The Split Mass
It took twenty years for The Mass to crack. It began life in our museum as an 18-foot-high copper cube, polished to a fine shine at installation then left to tarnish naturally. The deed of gift stated that we could never clean or buff it. During its two decades in our collection, the bright gloss dulled then darkened. And then, as I said, it cracked. The fracture ran four feet along the cube's northern face, exposing the coarse texture of the interior. There was no clear cause. It was an internal defect that had laid dormant. When I first told the sculptor, he emitted a sexually-adjacent sound made of vowels.
He agreed to handle the repairs, but only if we transported the piece back to his studio in Iowa. He was too old to make the trip to New York, he said, yet somehow well enough to repair a 10,000 pound statue. I didn't get it. But as the curator who acquired the piece, the museum saddled me with supervising the removal, delivery, and repairs.
To get The Mass out of the museum required disassembling the whole east wing. We widened doorways, raised ceilings, took out exterior panes of glass. Other works of art were parted like a crowd. I can't overstate the hassle.
Meanwhile, my teenage son grew to a full foot taller than me. The doctor drawing his blood to check for height-related disorders privately advised a paternity test. "You never know," he said, palms open and up. Every other weekend, when the boy stayed at my loft, I fed him a diet of raw vegetables and bone broth aimed at detoxifying him. I believed that recombinant bovine growth hormones—fed to him in the cheap meat his mother prepared—were driving his growth. He soon became sick of my broths and asked to stay with his mother full time.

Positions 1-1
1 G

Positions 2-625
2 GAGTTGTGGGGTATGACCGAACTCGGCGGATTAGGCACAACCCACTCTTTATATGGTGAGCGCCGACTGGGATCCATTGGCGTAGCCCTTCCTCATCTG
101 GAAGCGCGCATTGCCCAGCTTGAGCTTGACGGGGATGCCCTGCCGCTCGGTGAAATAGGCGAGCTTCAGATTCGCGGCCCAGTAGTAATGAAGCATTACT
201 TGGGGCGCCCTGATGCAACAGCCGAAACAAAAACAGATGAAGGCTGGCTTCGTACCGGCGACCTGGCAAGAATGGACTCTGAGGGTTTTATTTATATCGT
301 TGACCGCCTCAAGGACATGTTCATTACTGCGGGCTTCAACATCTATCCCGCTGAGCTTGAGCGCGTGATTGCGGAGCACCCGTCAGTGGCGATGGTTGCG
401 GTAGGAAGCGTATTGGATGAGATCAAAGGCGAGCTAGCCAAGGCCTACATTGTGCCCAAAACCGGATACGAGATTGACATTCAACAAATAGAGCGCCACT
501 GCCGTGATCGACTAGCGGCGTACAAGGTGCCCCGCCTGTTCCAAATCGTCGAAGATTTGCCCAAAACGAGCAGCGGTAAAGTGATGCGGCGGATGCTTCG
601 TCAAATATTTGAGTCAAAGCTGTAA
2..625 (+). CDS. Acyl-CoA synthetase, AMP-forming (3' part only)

When we crashed, I was sleeping in the passenger side of the truck. We were midway through Iowa. A car ahead of us hit a deer and veered into our lane. On the first flip, the cables holding the cube snapped. It flew.
I crawled from the wreckage and concussedly stumbled to the sculpture. The crack had given way. The piece was in two halves, evenly split, the exposed texture of fresh bronze gleaming. At the center of the cube was a small open cavity, a negative cube. Within that chamber rested a rough chunk of bleach blonde hair held tight with a rubber band. I didn't know what it meant. I still don't. I pocketed the hair before the authorities arrived. It lives in a plastic bag in my kitchen drawer to this day.
Given the loss of life (the driver of the truck, two tourists in a cheap Kia flattened by the cube), the artist asked to scrap the piece. The museum complied and relinquished its deed of gift. The small town nearest the accident hauled it to a local dump before realizing its potential worth. They auctioned it off, netting four million. I don't know if the new owner has arranged for repairs from an outside source, or if they've left it in two halves. I've been meaning to look it up.
My son? The blood test confirmed his health and our relation. I haven't seen him in years. In the photographs his mother sends me, he grows taller and taller still.
Will VanDenBerg's short fiction has been published in Threadcount, Denver Quarterly, No Tokens, and elsewhere. He is a graduate of the Literary Arts MFA program at Brown University. He volunteers as a clinic escort at PPGNY and lives with his wife in Sunnyside, NY. Their dog is no longer afraid of wind.